God is not offended by my human frailty.  He isn’t looking down from Heaven, shaking His head at my halting steps forward on this long, hard road.

we are dust

He understands my fear, my sadness, my longing for wholeness.

But sometimes it’s hard for me to remember that.

Read the rest here: Feet of Clay

A Thousand Pieces

We buried the earthly remains of my son seven years ago today.

I still have no idea how I walked away from that deep pit where his body would be lowered never to see daylight again.

But I did.

Western society doesn’t like to acknowledge the horror of death. We don’t like to be too dramatic, cry too loudly, wail and weep throwing our bodies over a casket.

But maybe we should.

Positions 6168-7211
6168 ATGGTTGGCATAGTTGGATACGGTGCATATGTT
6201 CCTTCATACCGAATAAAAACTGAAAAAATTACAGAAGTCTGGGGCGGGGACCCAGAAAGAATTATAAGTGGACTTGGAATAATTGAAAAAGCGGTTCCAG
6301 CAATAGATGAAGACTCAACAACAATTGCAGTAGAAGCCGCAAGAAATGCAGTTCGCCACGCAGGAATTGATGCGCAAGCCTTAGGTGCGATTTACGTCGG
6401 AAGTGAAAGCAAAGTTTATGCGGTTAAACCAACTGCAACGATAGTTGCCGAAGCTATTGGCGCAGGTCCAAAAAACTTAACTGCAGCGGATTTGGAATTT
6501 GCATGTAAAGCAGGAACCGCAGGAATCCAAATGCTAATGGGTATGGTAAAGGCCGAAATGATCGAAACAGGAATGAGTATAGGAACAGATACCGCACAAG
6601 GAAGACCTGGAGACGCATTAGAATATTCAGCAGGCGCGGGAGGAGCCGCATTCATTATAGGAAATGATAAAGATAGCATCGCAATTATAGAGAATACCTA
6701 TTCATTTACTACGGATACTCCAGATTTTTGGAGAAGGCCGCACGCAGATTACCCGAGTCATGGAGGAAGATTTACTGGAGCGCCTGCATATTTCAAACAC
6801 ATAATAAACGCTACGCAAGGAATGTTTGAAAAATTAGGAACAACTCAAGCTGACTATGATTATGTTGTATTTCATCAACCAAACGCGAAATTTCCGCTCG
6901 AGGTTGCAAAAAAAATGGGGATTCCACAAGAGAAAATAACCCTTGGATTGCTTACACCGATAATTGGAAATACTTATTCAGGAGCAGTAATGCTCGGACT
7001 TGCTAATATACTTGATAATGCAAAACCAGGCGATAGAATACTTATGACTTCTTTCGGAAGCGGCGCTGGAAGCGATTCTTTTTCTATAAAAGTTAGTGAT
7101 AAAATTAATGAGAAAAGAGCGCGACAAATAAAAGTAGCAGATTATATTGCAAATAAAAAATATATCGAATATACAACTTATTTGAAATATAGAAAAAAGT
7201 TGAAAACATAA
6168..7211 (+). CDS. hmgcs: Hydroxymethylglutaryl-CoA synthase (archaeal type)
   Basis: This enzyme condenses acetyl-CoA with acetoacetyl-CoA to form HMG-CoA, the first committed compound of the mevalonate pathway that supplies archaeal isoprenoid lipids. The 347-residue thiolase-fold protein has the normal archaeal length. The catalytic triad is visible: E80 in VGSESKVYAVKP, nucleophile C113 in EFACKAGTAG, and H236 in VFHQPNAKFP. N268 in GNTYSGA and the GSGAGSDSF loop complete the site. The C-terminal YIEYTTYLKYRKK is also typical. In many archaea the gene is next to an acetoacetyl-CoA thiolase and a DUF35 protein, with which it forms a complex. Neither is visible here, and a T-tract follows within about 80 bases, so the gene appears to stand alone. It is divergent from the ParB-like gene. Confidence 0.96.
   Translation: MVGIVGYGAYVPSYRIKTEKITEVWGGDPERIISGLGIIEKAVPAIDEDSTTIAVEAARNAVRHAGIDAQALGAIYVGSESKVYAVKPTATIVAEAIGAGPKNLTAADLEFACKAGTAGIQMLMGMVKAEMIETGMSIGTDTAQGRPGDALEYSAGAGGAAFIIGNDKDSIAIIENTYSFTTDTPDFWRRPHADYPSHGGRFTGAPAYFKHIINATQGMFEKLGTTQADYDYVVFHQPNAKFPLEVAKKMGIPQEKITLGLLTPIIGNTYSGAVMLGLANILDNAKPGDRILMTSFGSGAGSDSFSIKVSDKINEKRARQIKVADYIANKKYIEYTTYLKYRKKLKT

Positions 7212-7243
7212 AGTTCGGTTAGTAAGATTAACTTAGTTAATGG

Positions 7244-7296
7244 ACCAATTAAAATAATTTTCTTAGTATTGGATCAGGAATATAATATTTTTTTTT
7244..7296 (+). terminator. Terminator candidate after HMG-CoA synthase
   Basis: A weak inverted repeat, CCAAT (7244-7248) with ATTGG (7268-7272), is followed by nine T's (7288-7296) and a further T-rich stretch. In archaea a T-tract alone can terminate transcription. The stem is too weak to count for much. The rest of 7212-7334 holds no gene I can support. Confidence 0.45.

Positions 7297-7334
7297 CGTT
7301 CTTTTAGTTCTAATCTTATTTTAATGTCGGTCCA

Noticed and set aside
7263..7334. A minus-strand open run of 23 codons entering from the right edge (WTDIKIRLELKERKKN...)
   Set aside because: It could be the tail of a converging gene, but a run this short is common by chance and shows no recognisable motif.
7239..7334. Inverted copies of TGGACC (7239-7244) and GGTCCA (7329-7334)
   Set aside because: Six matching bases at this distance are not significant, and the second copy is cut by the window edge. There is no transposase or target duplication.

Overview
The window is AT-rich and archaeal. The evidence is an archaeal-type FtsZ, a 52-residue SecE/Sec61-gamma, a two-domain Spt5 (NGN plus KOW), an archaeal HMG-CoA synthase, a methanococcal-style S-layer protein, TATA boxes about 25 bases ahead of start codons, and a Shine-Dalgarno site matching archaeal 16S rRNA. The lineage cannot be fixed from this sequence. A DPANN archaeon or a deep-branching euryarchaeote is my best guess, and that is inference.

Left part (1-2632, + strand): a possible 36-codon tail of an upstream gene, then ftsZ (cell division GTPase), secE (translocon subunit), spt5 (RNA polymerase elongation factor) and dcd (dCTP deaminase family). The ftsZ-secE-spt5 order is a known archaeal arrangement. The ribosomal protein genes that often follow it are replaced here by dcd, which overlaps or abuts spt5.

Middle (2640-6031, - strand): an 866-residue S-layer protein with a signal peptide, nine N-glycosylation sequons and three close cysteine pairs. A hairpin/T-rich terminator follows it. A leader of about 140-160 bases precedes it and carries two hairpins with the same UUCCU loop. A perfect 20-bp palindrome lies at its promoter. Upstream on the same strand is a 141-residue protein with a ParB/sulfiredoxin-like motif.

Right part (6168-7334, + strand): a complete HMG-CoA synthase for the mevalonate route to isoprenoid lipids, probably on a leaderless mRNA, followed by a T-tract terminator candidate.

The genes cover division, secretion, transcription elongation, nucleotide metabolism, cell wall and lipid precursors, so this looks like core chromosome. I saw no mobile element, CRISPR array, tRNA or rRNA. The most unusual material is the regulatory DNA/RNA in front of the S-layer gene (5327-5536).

Why can’t we have a dramatic outburst at the edge of death that burns an unforgettable image in the hearts and minds of those who join us to say good-bye?

Read the rest here: Fragments

Tested Faith Is Born Of Questions

In the midst of this uncertain time many people are asking questions.

That’s a good thing.

Because unlike others who may insist that faith never questions, I maintain that faith begins with questions.

Who needs a God who knows everything if they never wonder about anything?

It’s no sin, to ask, “Why”.

The Psalms are filled with questions.  

Jesus Himself asked, “My God, My God, why have You forsaken Me?” from the cross.

God invites us to ask. 

Read the rest here: It is No Sin to Ask, “Why?”